Another indicator of need relates to the costs of major new projects and the amount of new money available. In Michigan, there are several key projects that are necessary to boost capacity and assure the appropriate business clime and quality of life for industry and individuals. These projects tend to be in the growing regions of the state around Oakland County, northern Detroit, Washtenaw County, and the west Michigan Grand Rapids-Holland-Grand Haven triangle.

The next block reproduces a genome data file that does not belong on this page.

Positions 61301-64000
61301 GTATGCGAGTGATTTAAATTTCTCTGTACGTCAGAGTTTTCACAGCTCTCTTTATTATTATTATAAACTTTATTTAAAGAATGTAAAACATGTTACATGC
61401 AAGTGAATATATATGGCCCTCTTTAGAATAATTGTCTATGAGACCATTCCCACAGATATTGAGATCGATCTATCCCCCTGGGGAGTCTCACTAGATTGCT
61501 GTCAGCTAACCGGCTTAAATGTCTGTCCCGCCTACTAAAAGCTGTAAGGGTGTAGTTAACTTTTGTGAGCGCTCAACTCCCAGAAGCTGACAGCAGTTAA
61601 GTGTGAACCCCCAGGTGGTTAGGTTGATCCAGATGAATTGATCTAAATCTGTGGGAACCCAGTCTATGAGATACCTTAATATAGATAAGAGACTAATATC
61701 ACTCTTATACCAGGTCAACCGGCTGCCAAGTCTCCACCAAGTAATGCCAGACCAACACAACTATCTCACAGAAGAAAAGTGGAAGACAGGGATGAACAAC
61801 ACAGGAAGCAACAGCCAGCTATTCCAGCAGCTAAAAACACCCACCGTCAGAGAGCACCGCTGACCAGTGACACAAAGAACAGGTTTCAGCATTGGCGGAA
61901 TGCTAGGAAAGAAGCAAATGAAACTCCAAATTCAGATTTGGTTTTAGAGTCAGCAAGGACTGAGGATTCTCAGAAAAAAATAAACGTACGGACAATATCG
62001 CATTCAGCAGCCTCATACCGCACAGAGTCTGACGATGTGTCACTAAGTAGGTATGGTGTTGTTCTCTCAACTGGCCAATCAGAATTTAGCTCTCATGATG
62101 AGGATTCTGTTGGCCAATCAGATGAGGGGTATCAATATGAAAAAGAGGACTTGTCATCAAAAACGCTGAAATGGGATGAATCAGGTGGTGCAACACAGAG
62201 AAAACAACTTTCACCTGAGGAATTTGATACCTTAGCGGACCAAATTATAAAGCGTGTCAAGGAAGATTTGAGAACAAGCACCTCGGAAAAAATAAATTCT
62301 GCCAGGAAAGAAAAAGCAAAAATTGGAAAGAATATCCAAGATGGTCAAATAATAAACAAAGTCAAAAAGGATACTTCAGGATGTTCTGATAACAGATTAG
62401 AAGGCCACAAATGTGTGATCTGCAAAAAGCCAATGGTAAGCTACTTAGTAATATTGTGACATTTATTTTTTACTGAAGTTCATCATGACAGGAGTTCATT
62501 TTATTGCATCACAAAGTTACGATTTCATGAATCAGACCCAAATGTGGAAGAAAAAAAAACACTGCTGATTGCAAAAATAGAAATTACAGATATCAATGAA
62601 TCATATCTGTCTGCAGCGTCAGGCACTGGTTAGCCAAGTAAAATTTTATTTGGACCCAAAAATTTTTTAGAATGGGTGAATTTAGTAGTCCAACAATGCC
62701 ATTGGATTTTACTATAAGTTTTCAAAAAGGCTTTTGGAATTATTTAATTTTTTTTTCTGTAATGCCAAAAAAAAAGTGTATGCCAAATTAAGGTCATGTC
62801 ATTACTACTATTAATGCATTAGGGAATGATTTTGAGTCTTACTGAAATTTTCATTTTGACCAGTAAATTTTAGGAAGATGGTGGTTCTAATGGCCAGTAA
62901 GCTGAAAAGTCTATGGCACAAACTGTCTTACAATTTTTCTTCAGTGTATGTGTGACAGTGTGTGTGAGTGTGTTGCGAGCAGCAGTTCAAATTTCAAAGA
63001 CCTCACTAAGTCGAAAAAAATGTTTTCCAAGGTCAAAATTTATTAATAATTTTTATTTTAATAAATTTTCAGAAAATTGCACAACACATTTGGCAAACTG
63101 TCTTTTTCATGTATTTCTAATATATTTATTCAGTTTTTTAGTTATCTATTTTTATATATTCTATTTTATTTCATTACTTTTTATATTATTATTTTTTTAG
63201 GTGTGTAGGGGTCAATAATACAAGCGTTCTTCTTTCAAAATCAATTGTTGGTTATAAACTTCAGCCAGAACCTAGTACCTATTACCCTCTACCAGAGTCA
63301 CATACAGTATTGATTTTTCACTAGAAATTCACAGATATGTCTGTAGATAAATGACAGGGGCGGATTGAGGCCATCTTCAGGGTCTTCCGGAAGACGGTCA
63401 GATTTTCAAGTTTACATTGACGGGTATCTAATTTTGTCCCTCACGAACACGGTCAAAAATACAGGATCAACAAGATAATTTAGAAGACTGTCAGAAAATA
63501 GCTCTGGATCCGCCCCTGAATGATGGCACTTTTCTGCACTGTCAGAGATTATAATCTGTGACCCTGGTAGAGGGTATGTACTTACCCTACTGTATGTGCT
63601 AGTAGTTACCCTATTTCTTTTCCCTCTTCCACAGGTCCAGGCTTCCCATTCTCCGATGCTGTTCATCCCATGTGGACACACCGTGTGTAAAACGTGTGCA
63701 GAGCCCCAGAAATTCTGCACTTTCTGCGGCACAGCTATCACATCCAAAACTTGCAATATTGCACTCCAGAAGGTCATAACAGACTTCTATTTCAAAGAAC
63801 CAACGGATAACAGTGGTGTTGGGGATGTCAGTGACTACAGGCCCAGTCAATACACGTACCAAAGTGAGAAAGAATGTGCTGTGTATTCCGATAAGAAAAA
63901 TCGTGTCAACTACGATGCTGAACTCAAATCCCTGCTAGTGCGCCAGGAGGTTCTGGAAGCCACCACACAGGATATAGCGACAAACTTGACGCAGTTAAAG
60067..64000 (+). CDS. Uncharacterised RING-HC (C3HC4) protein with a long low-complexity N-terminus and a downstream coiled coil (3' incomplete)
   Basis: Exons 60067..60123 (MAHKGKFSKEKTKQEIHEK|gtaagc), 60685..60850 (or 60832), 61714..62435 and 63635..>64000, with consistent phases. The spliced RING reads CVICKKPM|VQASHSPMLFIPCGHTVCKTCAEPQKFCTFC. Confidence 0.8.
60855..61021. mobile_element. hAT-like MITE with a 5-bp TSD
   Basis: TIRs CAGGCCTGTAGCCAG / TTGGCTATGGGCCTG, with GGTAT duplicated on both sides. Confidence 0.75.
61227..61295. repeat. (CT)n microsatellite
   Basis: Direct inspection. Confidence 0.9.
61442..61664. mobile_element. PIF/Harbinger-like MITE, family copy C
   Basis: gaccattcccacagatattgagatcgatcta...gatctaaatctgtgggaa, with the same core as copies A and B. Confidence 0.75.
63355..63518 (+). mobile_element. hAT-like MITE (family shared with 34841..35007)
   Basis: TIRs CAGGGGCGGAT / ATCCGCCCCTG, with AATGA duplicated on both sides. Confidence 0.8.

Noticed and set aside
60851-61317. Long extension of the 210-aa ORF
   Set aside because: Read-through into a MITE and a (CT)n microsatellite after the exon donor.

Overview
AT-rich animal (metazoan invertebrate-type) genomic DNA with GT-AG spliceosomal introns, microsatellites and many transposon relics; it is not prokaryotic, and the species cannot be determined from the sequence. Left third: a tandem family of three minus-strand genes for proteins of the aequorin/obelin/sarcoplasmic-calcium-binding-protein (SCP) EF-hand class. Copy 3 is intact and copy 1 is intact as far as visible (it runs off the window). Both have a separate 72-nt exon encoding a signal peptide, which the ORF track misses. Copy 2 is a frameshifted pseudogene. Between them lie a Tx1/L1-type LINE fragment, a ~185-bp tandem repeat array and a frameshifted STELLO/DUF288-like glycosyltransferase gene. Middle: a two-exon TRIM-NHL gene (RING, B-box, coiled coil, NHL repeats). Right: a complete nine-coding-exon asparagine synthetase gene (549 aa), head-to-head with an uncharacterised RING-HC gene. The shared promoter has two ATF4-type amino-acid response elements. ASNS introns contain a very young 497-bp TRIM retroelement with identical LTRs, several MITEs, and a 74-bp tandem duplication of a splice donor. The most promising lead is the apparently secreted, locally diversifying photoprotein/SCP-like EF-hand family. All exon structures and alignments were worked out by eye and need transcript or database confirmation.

Projects necessary to reduce congestion and improve mobility in these areas have tremendous costs. For instance, in the Detroit area, the costs of upgrading 6 miles of I-94 are in the range of $1.3 billion. Likewise, adding lanes in Oakland County on I-75 will cost over $1 billion. Adding lanes on U.S.-23 between I-96 and Ann Arbor will also cost in the $100’s of millions, as will capacity expansion in west Michigan. What money is available for these projects currently? Virtually nothing – given that MDOT’s entire expansion budget for 2010, as noted earlier, is just $28 million, and even that modest five year plan is short of funding. Are capacity improvements needed? Perhaps not if the state economy continues to implode – but any path to recovery will require roads that guarantee fast and reliable mobility for freight and personal/business travelers.